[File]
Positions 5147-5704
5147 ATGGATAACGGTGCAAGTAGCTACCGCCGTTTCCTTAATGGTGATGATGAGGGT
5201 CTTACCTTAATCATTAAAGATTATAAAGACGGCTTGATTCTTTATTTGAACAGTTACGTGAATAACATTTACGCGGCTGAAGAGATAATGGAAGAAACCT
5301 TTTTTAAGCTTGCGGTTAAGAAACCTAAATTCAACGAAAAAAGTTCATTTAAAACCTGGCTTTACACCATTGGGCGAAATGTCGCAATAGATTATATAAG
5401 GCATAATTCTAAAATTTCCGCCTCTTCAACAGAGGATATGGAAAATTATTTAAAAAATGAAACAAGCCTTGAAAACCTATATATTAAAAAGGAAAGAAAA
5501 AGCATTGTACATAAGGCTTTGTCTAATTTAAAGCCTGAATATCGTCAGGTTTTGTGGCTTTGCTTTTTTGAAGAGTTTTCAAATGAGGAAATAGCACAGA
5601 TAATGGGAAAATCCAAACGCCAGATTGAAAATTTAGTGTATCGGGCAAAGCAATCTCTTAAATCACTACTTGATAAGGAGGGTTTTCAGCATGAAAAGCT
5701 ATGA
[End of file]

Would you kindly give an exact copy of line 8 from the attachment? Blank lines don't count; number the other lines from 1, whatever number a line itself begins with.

5701 ATGA